2554. EBB to RB
As published in The Brownings’ Correspondence, 13, 283–286.
Sunday morning [23 August 1846]
But dearest—did you not understand that I understood? I know your words better than you think, you see. Were you afraid to trust me to give a chase to them in my recollection, lest I should fall blindly upon some ‘Secret Sin’ of yours? a wild boar, instead of a poor little coney belonging to the rocks of my desolation?—such as it was before you made the yellow furze grow everywhere on it? Now, it is like me for wickedness, to begin talking of your “secret sins,” just by this opportunity– You overcome me with goodness—there’s the real truth, & the whole of it.
While I am writing, comes in Arabel with such a face!– My brothers had been talking, talking of me. Stormie suddenly touched her & said [‘]‘Is it true that there is an engagement between Mr Browning & Ba—”? she was taken unaware, but had just power to say “You had better ask them, if you want to know– What nonsense, Storm.” “Well!” he resumed “I’ll ask Ba when I go up stairs”. George was by, looking as grave as if antedating his judgeship– Think how frightened I was, Robert .. expecting them up stairs every minute—for all my brothers come here on sunday, all together– But they came, & not a single word was said—not on that subject .. & I talked on every other in a sort of hurried way—I was so frightened–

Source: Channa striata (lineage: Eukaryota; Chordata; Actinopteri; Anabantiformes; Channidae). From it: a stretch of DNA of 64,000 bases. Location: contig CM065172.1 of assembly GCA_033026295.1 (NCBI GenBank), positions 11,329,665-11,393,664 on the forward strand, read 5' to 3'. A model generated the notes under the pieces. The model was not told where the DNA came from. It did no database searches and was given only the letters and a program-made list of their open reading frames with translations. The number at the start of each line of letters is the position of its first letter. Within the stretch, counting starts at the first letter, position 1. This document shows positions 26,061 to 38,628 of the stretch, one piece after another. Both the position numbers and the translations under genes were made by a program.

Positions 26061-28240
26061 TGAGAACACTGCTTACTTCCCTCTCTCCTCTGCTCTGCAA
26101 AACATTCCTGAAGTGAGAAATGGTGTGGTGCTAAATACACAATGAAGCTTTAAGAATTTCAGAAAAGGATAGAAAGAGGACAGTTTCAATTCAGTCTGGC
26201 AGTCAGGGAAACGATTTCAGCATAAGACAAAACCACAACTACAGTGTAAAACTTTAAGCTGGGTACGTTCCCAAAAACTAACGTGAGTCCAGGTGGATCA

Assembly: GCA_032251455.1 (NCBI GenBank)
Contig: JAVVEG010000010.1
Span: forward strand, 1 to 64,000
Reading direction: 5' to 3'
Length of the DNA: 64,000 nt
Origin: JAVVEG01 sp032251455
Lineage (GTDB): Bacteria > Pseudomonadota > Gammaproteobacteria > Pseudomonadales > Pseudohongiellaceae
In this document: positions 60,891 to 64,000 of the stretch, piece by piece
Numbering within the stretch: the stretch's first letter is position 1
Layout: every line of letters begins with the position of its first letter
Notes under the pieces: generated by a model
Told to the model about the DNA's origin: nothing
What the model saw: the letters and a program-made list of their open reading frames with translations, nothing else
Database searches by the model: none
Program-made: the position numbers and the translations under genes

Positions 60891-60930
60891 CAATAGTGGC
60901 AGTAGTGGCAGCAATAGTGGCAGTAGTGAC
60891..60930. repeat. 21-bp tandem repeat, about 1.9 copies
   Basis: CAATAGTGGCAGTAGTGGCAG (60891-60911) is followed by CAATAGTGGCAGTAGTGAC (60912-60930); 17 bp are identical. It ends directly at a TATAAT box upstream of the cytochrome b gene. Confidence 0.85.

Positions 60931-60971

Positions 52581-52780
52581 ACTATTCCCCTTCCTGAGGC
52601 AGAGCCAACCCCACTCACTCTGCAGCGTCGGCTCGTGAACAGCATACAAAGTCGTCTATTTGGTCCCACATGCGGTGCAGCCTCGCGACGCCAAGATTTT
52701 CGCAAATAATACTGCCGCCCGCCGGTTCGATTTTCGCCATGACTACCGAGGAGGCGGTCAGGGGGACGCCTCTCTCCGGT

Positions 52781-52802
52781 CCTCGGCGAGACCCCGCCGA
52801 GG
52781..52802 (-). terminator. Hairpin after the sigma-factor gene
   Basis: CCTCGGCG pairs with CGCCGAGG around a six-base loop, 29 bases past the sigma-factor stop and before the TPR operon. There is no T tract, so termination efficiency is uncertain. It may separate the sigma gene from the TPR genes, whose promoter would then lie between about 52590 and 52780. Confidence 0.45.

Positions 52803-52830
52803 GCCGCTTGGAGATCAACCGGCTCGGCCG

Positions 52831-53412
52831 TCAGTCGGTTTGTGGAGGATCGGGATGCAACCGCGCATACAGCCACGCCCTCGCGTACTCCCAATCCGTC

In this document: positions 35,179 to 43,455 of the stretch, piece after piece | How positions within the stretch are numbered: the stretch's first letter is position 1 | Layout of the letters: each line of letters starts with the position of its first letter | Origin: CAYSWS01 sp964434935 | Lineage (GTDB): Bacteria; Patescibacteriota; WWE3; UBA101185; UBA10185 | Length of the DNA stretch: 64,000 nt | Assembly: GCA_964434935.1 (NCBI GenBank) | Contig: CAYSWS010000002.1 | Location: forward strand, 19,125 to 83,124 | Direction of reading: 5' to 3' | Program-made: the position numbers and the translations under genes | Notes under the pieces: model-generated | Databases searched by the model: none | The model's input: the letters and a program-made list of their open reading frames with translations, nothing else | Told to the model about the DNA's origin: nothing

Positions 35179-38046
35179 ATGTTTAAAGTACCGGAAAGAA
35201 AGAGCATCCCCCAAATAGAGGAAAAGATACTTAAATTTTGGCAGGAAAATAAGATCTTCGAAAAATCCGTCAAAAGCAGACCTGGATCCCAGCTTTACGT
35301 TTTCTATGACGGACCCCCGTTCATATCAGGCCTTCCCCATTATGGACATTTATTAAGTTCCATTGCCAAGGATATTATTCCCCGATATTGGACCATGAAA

Yesterday Mr Boyd & I talked on it for two hours nearly, he would not let me go with his kindness– Nothing, he said, would make him gladder than our having gone, & escaped the storms. In fact, what with affection for me & disaffection in other directions, he thinks of nothing besides, I do believe– He only wishes that he had known last year, in order to exhort me properly. The very triumph of reason & righteousness, he considers the whole affair– But I told you what Mr Boyd is—dear, poor Mr Boyd! Talking such pure childishness sometimes, in such pure Attic– Yet one of the very most upright men, after all, that I ever dreamt of—one of the men born shepherds—with a crook in the hand, instead of the metaphorical “silver spoon in the mouth”. Good, dear Mr Boyd! I am very grateful to him for his goodness to me just now– I assure you that he takes us up exactly as if we were Ossian & Macpherson, or a criticism of Porson’s, or a new chapter of Bentley on Phalaris– By the way, do you believe in Ossian? Let me be properly prepared for that question.